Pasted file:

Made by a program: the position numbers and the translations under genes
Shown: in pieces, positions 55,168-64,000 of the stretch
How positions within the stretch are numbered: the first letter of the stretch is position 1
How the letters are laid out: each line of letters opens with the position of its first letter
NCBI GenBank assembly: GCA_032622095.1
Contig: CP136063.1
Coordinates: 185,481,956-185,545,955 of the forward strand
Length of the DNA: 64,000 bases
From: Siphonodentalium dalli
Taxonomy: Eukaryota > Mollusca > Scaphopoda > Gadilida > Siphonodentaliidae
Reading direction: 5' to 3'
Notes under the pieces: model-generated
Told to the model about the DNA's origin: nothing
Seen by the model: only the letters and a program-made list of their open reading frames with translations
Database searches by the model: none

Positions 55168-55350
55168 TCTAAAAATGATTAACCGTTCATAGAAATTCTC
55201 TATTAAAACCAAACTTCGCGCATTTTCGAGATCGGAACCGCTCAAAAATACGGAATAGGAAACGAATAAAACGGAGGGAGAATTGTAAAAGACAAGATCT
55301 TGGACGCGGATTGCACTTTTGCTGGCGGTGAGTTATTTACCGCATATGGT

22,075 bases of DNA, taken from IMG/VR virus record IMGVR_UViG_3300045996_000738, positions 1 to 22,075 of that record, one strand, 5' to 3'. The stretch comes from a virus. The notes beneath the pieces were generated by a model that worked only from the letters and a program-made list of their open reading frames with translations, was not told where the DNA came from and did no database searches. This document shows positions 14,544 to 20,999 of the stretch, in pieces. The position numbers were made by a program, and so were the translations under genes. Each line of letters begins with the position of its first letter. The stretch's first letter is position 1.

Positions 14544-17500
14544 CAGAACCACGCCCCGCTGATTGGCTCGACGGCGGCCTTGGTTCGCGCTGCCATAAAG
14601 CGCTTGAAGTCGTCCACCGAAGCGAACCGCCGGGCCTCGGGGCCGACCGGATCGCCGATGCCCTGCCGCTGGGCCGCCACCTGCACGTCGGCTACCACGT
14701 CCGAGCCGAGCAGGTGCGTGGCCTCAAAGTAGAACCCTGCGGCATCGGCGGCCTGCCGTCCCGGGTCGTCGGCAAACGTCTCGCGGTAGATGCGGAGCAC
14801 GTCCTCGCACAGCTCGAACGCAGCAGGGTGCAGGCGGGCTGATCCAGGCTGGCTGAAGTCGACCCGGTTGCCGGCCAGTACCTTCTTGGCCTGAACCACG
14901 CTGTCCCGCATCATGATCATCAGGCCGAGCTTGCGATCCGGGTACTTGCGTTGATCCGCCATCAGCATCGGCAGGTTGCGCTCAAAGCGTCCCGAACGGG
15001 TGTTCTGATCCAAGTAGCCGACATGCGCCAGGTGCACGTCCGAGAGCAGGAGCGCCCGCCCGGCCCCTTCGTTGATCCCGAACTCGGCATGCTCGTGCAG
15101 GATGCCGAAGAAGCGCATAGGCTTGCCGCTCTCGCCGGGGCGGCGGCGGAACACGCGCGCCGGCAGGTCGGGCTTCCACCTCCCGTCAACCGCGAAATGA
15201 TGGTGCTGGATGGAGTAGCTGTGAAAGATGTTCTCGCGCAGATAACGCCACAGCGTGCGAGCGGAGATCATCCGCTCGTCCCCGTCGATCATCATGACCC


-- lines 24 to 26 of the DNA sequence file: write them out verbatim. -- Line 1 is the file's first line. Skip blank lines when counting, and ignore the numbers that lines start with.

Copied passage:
14701 CCGAGCCGAGCAGGTGCGTGGCCTCAAAGTAGAACCCTGCGGCATCGGCGGCCTGCCGTCCCGGGTCGTCGGCAAACGTCTCGCGGTAGATGCGGAGCAC
14801 GTCCTCGCACAGCTCGAACGCAGCAGGGTGCAGGCGGGCTGATCCAGGCTGGCTGAAGTCGACCCGGTTGCCGGCCAGTACCTTCTTGGCCTGAACCACG
14901 CTGTCCCGCATCATGATCATCAGGCCGAGCTTGCGATCCGGGTACTTGCGTTGATCCGCCATCAGCATCGGCAGGTTGCGCTCAAAGCGTCCCGAACGGG